Asm for a complete listing of supported devices table

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Unformatted text preview: e avr910.asm for a complete listing of supported devices Table 5. Part Number Identification Examples Part Family and Flash Size Part Number Part $90 $01 AT90S1200 $91 $01 AT90S2313 $92 $01 AT90S4414 $93 $01 AT90S8515 $FF $FF Device Code Erased (or Target Missing) $01 $02 Device Locked Table 6. Example, Reading the Device Code From an AT90S1200, Code $1E 90 01 Expected Action Read Vendor Code at Address $00 Read Part Family and Memory Size at $01 Read Part Number at Address $02 Flash Program Memory Access MOSI, Sent to Target AVR MISO, Returned from Target AVR $30 xx 00 yy $zz 30 xx 1E $30 nn 01 mm $yy 30 nn 90 $30 xx 02 yy $mm 30 xx 01 When the part has been identified, it is time to start accessing the Flash memory. A Chip Erase should be performed before programming the Flash memory. Depending on the target device the Flash is programmed using “Byte” or “Page” mode. For devices with Byte Programming mode each Flash location is dressed and programmed individually. In Page Programming mode, a temporary Page buffer is first filled, and then programmed in one single write cycle. This mode reduces the total Flash programming time. A device will only have one of these modes available. A device with Byte Programming mode do not have the Page Programming option. A device with Page Programming mode of the Flash will, however, use byte programming for the EEPROM memory. Regardless if the device uses Byte Programming mode or Page Programming mode the Flash will be read one byte at the time using the “Read Flash Program Memory” command. The command sends a memory address ($aa bb) to select a 16-bit word, and selects low or high byte with the H bit in the command byte (0 is low, 1 is high byte). The byte stored at this address is then returned from the target AVR microcontroller in byte 4. Usually, each 16-bit word in Flash contains one AVR instruction. Assuming the instruction stored at address $104 is “add r16,r17”, the op-code for this instruction would be stored as $0F01. Reading address $104 serially, the expected result returned in byte 4 will be $0F from the high 6 AVR910 0943E–AVR–08/08 AVR910 byte, and $01 from the low byte. The data on the MISO and MOSI lines will look like shown in Table 7. Writing to the Flash memory will, however, differ depending on the available programming mode. For devices using Byte Programming mode bytes are written with the “Write Program Flash Memory” command. This command sends a memory address ($aa bb) to select a 16-bit word, and selects low or high byte with the H bit (0 is low, 1 is high byte). The byte to be stored is then sent to the target AVR microcontroller in byte 4. For devices using Page Programming mode the Flash is programmed in two steps. First a temporary Page buffer is filled using the “Load Program Memory Page” command. Each byte in this buffer can be directly accessed. Once the entire Page buffer is filled, it can be written to the Flash Memory using the “Write Program M...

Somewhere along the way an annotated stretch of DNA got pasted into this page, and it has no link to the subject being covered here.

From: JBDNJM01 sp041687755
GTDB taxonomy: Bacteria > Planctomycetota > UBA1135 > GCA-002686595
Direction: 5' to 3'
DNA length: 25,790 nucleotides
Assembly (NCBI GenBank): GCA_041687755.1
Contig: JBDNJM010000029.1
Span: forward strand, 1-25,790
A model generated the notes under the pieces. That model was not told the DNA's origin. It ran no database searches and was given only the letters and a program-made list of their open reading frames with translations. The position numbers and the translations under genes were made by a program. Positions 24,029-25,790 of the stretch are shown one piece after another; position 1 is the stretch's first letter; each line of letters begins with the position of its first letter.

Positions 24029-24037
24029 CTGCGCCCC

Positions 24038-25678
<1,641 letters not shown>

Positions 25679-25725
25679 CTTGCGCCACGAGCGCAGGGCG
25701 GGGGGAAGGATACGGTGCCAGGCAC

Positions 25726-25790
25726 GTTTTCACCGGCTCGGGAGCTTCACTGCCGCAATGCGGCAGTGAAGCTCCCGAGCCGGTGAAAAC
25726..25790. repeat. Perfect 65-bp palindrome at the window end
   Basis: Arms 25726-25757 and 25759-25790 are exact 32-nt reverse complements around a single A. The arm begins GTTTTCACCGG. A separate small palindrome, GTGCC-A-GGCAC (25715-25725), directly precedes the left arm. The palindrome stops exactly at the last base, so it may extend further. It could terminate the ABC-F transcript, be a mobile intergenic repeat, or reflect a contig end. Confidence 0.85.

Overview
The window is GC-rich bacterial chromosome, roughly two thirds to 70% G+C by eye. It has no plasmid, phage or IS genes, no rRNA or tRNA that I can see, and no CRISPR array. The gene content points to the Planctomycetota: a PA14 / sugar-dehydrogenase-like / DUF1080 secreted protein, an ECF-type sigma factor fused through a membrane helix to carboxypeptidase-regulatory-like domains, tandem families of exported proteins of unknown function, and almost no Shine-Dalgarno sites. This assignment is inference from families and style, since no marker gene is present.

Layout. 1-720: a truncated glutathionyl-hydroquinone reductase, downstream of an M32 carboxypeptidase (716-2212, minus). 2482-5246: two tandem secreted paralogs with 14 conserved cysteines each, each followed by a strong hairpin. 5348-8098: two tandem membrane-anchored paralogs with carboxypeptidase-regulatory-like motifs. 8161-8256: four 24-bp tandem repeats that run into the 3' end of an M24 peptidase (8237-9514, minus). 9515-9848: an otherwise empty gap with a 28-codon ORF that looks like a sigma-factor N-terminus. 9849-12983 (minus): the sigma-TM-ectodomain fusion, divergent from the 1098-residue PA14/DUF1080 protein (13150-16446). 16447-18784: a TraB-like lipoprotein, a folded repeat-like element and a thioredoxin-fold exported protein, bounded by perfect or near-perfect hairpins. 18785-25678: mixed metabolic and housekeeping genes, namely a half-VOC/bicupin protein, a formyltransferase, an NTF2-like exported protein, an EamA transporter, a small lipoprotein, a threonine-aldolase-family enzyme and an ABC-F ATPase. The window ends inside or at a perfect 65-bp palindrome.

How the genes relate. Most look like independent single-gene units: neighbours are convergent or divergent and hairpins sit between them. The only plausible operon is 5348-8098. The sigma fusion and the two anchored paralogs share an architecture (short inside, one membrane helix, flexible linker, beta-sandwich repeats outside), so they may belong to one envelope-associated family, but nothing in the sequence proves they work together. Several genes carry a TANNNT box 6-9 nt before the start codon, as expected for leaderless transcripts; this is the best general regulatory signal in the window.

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This note was uploaded on 02/04/2014 for the course ENGN 3213 taught by Professor Gerardborg during the Three '12 term at Australian National University.

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